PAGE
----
Following the climate, exposure to hazardous chemicals also causes damage to human health, and the WHO estimates that globally, 2.7% of deaths can be attributed to this cause. In the EU, the situation is complicated because the overall negative impact of chemicals on humans is not really known. The European Environment Agency points out that there are gaps in understanding how chemicals affect human health in the EU because they can have "synergistic and long-lasting effects on the endocrine system". However, while we even know something about it - the impact of electromagnetic fields on people is more or less a „health mistery“, but it is necessary to start dealing with it, according to the Environment Agency, since this impact on people is expected to increase. Although there are well-defined acute health effects of exposure to certain electromagnetic fields (on the neurological system and senses, tissue warming…) there is little evidence regarding long-term effects on the health of the general population. In addition to these, there is also the issue of water quality, both drinking and communal, antibiotic pollution that creates resistance and allows the development of superbugs. It seems that the problems of bacterial infection (various sepsis) and antibiotic resistance in the EU could affect 25,000 people a year. But death is not the only thing that environmental pollution causes, but it also causes an increase in cardiovascular disease, stroke, asthma, hypertension, dementia, stress, and heat stroke, diabetes and immunological diseases.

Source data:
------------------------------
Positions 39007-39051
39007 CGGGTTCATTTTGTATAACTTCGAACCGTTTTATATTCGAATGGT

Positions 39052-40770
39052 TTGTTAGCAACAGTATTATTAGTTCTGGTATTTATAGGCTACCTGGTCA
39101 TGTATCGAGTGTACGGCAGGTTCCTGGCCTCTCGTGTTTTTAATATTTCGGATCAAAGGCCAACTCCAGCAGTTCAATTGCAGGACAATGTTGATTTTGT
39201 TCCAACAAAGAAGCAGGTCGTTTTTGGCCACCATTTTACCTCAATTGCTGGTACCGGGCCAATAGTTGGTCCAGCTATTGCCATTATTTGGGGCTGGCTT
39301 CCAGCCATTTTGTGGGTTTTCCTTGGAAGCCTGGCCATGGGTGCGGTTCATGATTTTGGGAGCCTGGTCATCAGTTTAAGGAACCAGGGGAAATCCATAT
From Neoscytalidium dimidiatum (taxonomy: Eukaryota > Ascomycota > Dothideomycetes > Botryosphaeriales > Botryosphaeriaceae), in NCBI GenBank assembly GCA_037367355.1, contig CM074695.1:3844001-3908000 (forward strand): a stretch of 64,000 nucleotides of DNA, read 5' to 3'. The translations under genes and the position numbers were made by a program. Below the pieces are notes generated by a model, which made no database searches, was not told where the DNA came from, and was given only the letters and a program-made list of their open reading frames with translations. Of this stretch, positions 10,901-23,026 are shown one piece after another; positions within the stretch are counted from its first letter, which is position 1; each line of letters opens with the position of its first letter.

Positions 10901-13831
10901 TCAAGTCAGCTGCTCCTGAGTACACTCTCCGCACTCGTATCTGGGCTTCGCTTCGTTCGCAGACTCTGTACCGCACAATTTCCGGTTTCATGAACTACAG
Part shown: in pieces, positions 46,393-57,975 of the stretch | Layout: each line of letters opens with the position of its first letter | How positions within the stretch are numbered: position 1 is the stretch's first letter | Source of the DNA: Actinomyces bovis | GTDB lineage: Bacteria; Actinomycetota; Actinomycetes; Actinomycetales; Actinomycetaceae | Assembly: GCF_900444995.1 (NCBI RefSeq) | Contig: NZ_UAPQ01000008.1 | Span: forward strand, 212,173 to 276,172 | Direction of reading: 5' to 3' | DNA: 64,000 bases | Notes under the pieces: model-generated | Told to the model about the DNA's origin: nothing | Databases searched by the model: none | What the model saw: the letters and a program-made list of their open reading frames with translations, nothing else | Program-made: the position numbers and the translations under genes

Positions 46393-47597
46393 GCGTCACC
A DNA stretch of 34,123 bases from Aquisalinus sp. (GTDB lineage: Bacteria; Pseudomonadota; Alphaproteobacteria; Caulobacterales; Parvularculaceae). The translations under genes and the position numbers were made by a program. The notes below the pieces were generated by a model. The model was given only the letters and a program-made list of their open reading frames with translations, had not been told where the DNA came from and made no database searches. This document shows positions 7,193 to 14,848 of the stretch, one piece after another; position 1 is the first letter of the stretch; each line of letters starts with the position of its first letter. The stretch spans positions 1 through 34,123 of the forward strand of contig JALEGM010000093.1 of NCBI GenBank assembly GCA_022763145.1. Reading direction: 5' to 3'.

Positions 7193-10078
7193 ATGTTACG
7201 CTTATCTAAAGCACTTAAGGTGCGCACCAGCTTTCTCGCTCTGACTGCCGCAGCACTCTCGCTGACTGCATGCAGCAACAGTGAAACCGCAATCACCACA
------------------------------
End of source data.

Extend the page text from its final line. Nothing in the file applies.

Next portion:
The most exposed to dangers from the polluted environment are the most socially exposed groups of society. At the macro level, this becomes clear at a glance at the pollution map in Europe. The situation is much better in the richer than in the poorer countries of the continent. The same pattern is shown at the micro level within individual countries. Older people and children are particularly at risk from these problems. In one pan-European group about the presence of harmful substances in the environment - harmful chemicals were found in the urine of 90 percent of women and children! Exposure to dirty air, noise, heating with solid fuels (as opposed to heating with sustainable energy sources) and the like, depends on where we live, where we go to school, where we farm, where we go to work. These are all socio-economic issues inseparable from the topic of environmental pollution and health impacts. The European Environment Agency therefore draws particular attention to the social aspects of pollution and emphasizes that the small number of options available to us to start addressing these issues must by no means become an excuse for inaction.